Porsche Cayman GTS comes of age as sports car
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Model sits well alongside the great 911
It's getting harder and harder for us old Porsche reactionaries to defend the 911 against its smaller sibling, the Cayman.
It's been a decade since the original Cayman was launched and throughout that time, Porschephiles have argued about whether it's a more accomplished driver's car than the 911. The old-school says the 911 is the classic Porsche and that nothing can match the precise steering and unique handling character of that rear-engined machine.
The Cayman club says that the smaller, lighter and more responsive mid-engined sports car is a far better engineering base to work from, and that the main thing holding it back is its maker: Porsche has resisted producing truly focused high-end versions of the Cayman, which the conspiracy theorists argue is to preserve the 911's status as a more expensive/better driver's machine.
Porsche Cayman GTS
The stripped-out Cayman R from 2011 was a toe in the water, but its mission was to be lighter rather than more powerful and dramatic.
But Porsche seems to be warming up to the idea of the Cayman as a hard-core performance machine, because it has just launched the first-ever GTS version.
Gran Turismo Sport (GTS) is one of those iconic badges that links current Porsche models with the marque's glorious past. It was first used on the 1963 904 Carrera GTS, a racing model that could also be registered for road use. That's been the GTS ethos ever since: high-end models that have production-car capabilities and comfort, but have the performance and handling character to easily take to the track.
That's not to say Porsche is particularly precious about the GTS badge. It was used on the 924 and 928 in the 1980s and 1990s, but really made its comeback with the Cayenne crossover in 2007. It was then introduced into the 911 and Panamera ranges, so it's very much part of the Porsche family.
Now the Cayman has earned its stripes and the new GTS is the fastest, most powerful and most exciting version ever built.
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$1,098.62 p/w $4,394.47 p/m
What makes a Cayman a GTS? The 3.4-litre flat-six engine is the same base unit that's used in the Cayman S, but power and torque have been increased by 11kW/10Nm to 250kW/380Nm. Porsche Active Suspension Management (PASM) with 10mm lower ride height and the Sport Chrono package are both standard. The latter contributes to a 0-100km/h time of 4.8 seconds and includes dynamic transmission mounts, which automatically adapt to the driving situation: for normal running they are softer, but in hard cornering they become rigid, mimicking the construction of a racing car in which the engine is bolted directly to the body of the car.
The Cayman GTS rides on 20-inch alloy wheels with mixed tyres: 235/35 at the front and 265/35 at the rear.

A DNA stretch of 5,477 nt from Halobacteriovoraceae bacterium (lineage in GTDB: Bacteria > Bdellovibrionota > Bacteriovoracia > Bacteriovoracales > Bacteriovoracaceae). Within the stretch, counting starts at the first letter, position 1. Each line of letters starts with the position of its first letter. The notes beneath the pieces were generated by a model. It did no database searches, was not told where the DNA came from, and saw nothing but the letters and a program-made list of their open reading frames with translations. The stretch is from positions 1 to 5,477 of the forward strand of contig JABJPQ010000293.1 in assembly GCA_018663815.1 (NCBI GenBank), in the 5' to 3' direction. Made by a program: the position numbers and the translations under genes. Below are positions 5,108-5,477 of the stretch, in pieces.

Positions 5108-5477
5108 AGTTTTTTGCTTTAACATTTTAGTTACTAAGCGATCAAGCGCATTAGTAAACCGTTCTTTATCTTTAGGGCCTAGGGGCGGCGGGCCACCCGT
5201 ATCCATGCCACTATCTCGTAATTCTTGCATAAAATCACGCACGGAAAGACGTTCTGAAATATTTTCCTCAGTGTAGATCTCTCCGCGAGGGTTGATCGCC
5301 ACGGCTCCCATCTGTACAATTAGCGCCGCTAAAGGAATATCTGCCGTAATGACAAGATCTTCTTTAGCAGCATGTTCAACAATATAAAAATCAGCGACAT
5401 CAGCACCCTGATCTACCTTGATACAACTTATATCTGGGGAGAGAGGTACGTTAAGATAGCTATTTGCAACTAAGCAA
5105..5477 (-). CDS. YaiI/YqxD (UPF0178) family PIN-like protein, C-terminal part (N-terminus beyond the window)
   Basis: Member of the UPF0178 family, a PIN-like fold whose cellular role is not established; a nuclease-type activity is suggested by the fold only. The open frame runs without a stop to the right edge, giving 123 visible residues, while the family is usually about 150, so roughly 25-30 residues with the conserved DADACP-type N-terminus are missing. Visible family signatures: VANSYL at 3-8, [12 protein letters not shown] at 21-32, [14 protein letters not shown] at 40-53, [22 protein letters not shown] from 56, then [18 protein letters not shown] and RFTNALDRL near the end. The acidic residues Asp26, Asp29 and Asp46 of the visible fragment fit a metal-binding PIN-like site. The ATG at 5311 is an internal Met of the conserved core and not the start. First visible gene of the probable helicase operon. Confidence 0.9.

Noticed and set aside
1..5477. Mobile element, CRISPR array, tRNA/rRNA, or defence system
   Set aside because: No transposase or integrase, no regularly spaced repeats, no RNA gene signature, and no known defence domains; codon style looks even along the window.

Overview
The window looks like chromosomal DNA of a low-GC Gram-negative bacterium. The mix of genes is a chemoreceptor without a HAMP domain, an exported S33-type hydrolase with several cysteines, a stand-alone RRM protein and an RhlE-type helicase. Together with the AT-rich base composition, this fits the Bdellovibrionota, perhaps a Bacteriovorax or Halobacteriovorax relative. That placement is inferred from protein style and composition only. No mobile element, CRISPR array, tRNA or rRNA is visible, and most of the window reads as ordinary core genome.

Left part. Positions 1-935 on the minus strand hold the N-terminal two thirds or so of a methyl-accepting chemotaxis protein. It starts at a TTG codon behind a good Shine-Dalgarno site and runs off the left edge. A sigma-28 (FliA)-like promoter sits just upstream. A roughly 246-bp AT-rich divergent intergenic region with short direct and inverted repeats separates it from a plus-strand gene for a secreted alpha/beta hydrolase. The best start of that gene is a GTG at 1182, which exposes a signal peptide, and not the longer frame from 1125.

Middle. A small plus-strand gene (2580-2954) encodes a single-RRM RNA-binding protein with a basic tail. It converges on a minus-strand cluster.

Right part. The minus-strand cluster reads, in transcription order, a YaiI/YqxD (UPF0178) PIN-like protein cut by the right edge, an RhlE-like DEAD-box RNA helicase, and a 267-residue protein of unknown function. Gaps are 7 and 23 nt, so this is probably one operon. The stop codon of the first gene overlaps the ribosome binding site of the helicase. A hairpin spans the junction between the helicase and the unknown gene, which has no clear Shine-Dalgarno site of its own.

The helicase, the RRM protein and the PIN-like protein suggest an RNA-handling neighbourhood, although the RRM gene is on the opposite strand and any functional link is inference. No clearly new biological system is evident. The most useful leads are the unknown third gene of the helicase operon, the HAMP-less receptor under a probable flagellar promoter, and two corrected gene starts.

Porsche Cayman GTS
A Sport Plus function is also standard. When activated, it stiffens the PASM chassis and removes the restriction on the sports exhaust system (note the black pipes on the GTS). On cars such as this one that are fitted with the optional PDK dual-clutch transmission, a "race course" shifting protocol is enabled and drivers can use launch control to slice another 0.2sec off the 0-100km/h time.
It's hard to describe the driving experience without sounding over-the-top, but the Cayman GTS is a sublime machine. It's seriously fast of course, but more importantly than that: the steering is delicate and precise, the chassis is beautifully balanced and the whole thing is radically responsive.
We're talking about an ideal combination of ferocity and finesse. The engine howls when you flick the Sport Plus button and the monster tyres provide massive grip, but if you can resist the temptation to drive angry the Cayman GTS can also be a sports car in the purest sense.
The car as tested is a great all-round package, but you can make the GTS more focused if you choose. There's a six-speed manual gearbox available, and an even sportier no-cost-option chassis package that deletes the PASM and drops the car down 20mm lower than standard. If you want to increase your cornering speed, the Cayman can also be specified with Porsche Torque Vectoring (PTV) for $2900, which can feed more power to the outside-rear wheel in tight turns.
Porsche Cayman GTS
That's the serious stuff, but the Cayman is also a model aimed at road-car customers so there has been an effort to sex up the exterior as well. The front bumper is unique to the GTS and the headlights have a smoky finish. The rear apron is also modified and the badges are gloss black. All quite understated, but it does succeed in giving the GTS a rather special look.
The interior is far from racer-basic. Indeed, part of the appeal of the GTS is the combination of track-ability with interior luxury. The cabin is snug but sumptuous, featuring leather and Alcantara upholstery, interior trim elements in a material Porsche calls Galvanosilver, a seven-inch touch screen with navigation and an upgraded audio system called Sound Package Plus (or optional Bose sound on our test car).
So, better than a 911 then? Not in an absolute sense,when there are models like the 911 GT3 and Turbo on offer. But on bang and chassis finesse for your buck, you could certainly make a strong case for this car.
Porsche Cayman GTS
It's true that the Cayman GTS is getting up towards 911 money anyway: the base price is $169,000, but by the time you've ticked a few option boxes, such as the PDK transmission ($6600), Platinum finish for the alloys ($1630) or Bose sound system ($1370) fitted to our car, you've hit $180,000. It could easily be more. But what a car.
An entry-level 911 is still a wonderful thing, but this sensational top-of-the-range Cayman for less money would be truly tempting.
I admit I've never thought that before.